By Patrick Donachie
The city Department of Housing Preservation and Development opened a Request for Expressed Interest from parties that want to develop community land trusts in the city, which Councilman Donovan Richards (D-Arverne) said could be one way to increase affordable homeownership in areas wracked by foreclosures and rising prices like southeast Queens.
“One of the reasons we’re pushing for land trusts is it takes speculation out of land,” Richards said. “It’s helping people who haven’t been able to afford homeownership in New York City. Everybody dreams about the white picket fence and having a place they can come in and own.”
Richards briefly detailed community land trusts during an affordable housing conference held at Allen AME Cathedral in Jamaica Monday. In a subsequent interview, he spoke about Council legislation he introduced in September to allow the HPD to enter into regulatory agreements with community land trusts, which are nonprofit organizations established to own land in an attempt to maintain affordability over time despite fluctuations in the surrounding area’s market rates.
In a city where rent price spikes often take top billing in the news, Richards said community land trusts could help ensure that areas like southeast Queens and the Rockaways, with higher concentration of single-family homes, could enjoy the benefits of affordable and stable homeownership.
“Homeownership really is a gateway to the middle class for working families. If you’re a teacher, if you’re getting your first job, southeast Queens is great. There’s more investment, crime is going down,” he said. “You’re building equity in the long term, and it gives you the opportunity to pass it down at the end of your life. The home could stay in your family.”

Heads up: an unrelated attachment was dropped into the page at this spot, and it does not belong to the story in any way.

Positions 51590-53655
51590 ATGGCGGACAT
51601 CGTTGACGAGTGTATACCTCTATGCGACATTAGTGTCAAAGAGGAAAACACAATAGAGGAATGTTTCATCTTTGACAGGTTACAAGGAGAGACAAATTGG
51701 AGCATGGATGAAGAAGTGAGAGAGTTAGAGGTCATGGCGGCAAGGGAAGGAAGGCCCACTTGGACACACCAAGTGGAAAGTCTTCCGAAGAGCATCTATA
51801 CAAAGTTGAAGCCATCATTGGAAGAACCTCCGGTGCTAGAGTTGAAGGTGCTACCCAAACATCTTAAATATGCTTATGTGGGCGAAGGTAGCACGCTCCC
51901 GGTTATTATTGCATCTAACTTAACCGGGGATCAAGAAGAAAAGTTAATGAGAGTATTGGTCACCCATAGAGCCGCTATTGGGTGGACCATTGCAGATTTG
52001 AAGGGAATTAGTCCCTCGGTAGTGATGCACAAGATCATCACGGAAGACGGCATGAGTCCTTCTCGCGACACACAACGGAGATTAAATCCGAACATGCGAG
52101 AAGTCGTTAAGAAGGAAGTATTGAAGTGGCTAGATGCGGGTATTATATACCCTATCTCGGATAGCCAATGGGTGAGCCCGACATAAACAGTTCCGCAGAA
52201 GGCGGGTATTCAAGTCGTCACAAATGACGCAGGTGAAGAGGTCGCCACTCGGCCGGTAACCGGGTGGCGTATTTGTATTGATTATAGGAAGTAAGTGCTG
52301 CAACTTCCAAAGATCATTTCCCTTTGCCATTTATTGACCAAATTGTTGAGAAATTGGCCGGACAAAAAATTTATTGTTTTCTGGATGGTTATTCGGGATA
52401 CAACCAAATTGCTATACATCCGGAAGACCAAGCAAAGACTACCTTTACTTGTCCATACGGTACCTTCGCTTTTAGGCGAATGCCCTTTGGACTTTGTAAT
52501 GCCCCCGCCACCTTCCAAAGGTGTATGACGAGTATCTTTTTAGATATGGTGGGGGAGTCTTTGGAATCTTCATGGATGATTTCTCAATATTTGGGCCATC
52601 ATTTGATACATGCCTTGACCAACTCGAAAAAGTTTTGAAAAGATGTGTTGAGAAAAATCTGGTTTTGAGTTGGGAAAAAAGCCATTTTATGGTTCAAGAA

The HPD released its request to find “experienced groups with viable plans for CLTs that will improve upon, or fill gaps in, the city’s already extensive affordable housing programs.” The department asked for the submissions to detail how city-owned properties could be utilized by CLTs in neighborhoods like East Harlem, the South Bronx and parts of Brooklyn as well as southeastern Queens and Edgemere.
John Krinsky, a representative for the New York City Community Land Initiative, which has advocated for increased use of CLTs in the city, said the HPD’s announcement was a positive step forward, indicating the city was taking CLTs seriously.
Krinsky also said there were already several examples of CLTs in the city, including Cooper Square on the Lower East Side as well as one in East Harlem, and he said CLTs could offer stewardship to homeowners in trouble. The foreclosure rates on CLT homes during the foreclosure crisis was “vanishingly small,” according to Krinsky.
“What a CLT does is treat housing as something to be lived in rather than a commodity,” he said. “I’m encouraged the city is entertaining this notion.”
Foreclosure rates in southeastern Queens remain particularly high, and while a CLT agreement would lower the amount of equity a homeowner could accrue over time, it could keep property affordable, especially if southeast Queens prices continue to rise.
“We want to make sure there’s still a way to provide this,” Richards said. “We can’t just be a city of renters.”
Reach reporter Patrick Donachie by e-mail at pdona